Grand-Hornu presents: And From The Coaltips A Tree Will Rise

“Et des terrils, un arbre s’élèvera”… c’est le nom d’une expo photo proposée au MAC’s pour le moment. Vous l’aurez compris, cette exposition est en lien avec le passé minier de notre région. Les photos sont celles d’une artiste américaine, LaToya Ruby Frazier. Il y a quelques mois, elle a rencontré d’anciens mineurs du Borinage et leurs familles. Accompagnée d’une interprète, elle a écouté leur histoire et les a pris en photos. Lors du vernissage de l’exposition ce week-end, ces familles boraines ont pu découvrir en primeur le travail de l’artiste.

“And From The Coaltips A Tree Will Rise” … is the name of a photo exhibition proposed to the MAC’s for the moment. You will understand, this exhibition is in connection with the mining past of our region. The photos are those of an American artist, LaToya Ruby Frazier. A few months ago, she met former miners from Borinage and their families. Accompanied by an interpreter, she listened to their story and took pictures. At the opening of the exhibition this weekend, these borane families were able to discover the work of the artist.

Courtesy of: TéléMB

EXPO LaToya Ruby Frazier : le projet

Joanna Leroy, Co-manager of the cultural department at the Museum of Contemporary Arts of Wallonia-Brussels, provides commentary on LaToya Ruby Frazier’s exhibition titled Et des terrils, un arbre s’élèvera [And From the Coal Tips a Tree Will Rise] on view from 19 February to 21 May 2017.

Courtesy of: Musée des Arts Contemporains de la Fédération Wallonie-Bruxelles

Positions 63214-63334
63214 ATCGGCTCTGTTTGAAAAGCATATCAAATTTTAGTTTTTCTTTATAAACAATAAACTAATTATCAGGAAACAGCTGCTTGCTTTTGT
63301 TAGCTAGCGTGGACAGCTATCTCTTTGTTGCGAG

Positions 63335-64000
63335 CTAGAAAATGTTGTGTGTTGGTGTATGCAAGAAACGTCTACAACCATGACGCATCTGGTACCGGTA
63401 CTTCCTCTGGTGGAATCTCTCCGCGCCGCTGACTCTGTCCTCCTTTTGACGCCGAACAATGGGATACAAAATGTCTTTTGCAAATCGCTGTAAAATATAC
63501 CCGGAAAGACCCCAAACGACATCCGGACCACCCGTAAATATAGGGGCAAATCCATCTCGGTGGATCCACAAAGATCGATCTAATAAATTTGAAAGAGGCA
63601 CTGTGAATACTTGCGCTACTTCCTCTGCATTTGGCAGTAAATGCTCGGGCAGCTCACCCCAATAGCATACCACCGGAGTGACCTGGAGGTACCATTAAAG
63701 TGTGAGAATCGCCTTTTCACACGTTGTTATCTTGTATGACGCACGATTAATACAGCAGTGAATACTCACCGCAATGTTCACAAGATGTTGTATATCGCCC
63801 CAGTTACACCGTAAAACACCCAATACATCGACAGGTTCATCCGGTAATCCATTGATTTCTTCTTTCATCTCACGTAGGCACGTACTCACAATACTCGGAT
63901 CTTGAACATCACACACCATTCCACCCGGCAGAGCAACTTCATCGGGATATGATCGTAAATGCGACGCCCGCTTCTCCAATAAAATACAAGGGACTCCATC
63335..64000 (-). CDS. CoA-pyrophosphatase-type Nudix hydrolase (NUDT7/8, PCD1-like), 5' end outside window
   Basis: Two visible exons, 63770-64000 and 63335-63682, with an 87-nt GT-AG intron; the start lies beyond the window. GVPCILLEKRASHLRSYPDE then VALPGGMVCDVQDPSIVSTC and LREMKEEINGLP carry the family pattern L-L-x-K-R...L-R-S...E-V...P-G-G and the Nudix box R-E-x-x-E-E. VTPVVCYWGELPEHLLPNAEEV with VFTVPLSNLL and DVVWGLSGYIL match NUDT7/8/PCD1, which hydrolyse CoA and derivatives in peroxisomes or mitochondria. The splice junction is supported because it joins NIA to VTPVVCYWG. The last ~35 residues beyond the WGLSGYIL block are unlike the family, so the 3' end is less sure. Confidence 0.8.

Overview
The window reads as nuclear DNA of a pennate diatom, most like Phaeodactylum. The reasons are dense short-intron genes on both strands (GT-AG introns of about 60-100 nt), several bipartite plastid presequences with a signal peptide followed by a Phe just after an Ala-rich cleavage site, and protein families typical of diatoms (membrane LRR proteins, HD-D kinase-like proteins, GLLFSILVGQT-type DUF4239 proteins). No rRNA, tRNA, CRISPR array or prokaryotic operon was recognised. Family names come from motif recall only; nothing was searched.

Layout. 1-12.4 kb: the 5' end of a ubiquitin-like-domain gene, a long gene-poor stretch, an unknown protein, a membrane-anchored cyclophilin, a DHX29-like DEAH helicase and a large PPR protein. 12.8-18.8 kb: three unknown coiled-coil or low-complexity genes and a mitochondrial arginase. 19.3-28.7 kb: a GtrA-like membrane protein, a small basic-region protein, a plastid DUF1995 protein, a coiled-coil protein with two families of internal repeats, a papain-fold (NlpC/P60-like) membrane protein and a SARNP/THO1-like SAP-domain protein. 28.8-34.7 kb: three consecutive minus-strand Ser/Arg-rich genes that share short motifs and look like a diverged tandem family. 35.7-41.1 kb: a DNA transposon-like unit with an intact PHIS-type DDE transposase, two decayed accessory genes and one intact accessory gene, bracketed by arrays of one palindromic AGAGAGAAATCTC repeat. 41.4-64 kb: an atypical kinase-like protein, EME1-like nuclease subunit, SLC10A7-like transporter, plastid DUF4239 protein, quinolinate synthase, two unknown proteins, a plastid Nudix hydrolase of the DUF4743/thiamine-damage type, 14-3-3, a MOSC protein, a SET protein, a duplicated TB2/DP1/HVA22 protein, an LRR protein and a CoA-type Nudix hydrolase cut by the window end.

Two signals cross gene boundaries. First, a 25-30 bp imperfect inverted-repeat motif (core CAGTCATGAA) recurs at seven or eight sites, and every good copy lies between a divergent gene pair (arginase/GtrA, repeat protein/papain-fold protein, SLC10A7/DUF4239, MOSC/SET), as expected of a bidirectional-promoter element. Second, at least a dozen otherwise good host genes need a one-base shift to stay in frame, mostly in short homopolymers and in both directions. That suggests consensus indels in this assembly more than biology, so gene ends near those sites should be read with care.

How I Got Over: Vision and Justice in Racialized America

Hosted by Rebecca Carroll
WNYC producer for special projects on race
Friday, December 09, 2016

For all the pain, anxiety and devastation caused by the widely circulated video footage of black lives being literally extinguished, we are also bearing witness to a pronounced moment of black cultural ascension.

Photographers LaToya Ruby Frazier and Carrie Mae Weems, with Harvard University art history professor Sarah Lewis, engage in a discussion on celebrating and advancing visual literacy around race, and what it feels like to be American and black during this dichotomous time of triumph and tragedy.

Courtesy of: The Green Space at WNYC

Brilliant photographer captures daily life during the Flint water crisis

In a short film by Frazier titled Flint is Family, Shea Cobb, a 32-year-old mother and lifelong Flint resident, explains how ordinary tasks like brushing teeth and planning dinner have been complicated by lead-poisoned water. A singer, songwriter, and poet, Cobb patches together a series of jobs — bus driving and hair braiding — to make ends meet for her family. It’s a job made more arduous when the water is poisoned. “It’s the hustle that gets us through,” Cobb says.

Read more…

By Aura Bogado

Courtesy of: and

MacArthur fellow captures the town that survived

PBS News Hour’s Jeffrey Brown talks with LaToya Ruby Frazier about her art and activism.

“Braddock, Pennsylvania, was once a thriving steel town before the town’s industry collapsed. It’s where LaToya Ruby Frazier grew up, like her mother and grandmother before her, and it’s where the visual artist and 2015 MacArthur fellow has returned to document the change her community has endured.”

Courtesy of PBS News Hour

Interview with Carré d’Art – Contemporary Art Museum of Nîmes

Interview carried out during the exhibition “LaToya Ruby Frazier, Performing Social Landscapes”
Carré d’Art – Contemporary Art Museum of Nîmes
October 16, 2015 – March 13, 2016
More information…

Courtesy of: Carré d’Art – Musée d’art contemporain de Nîmes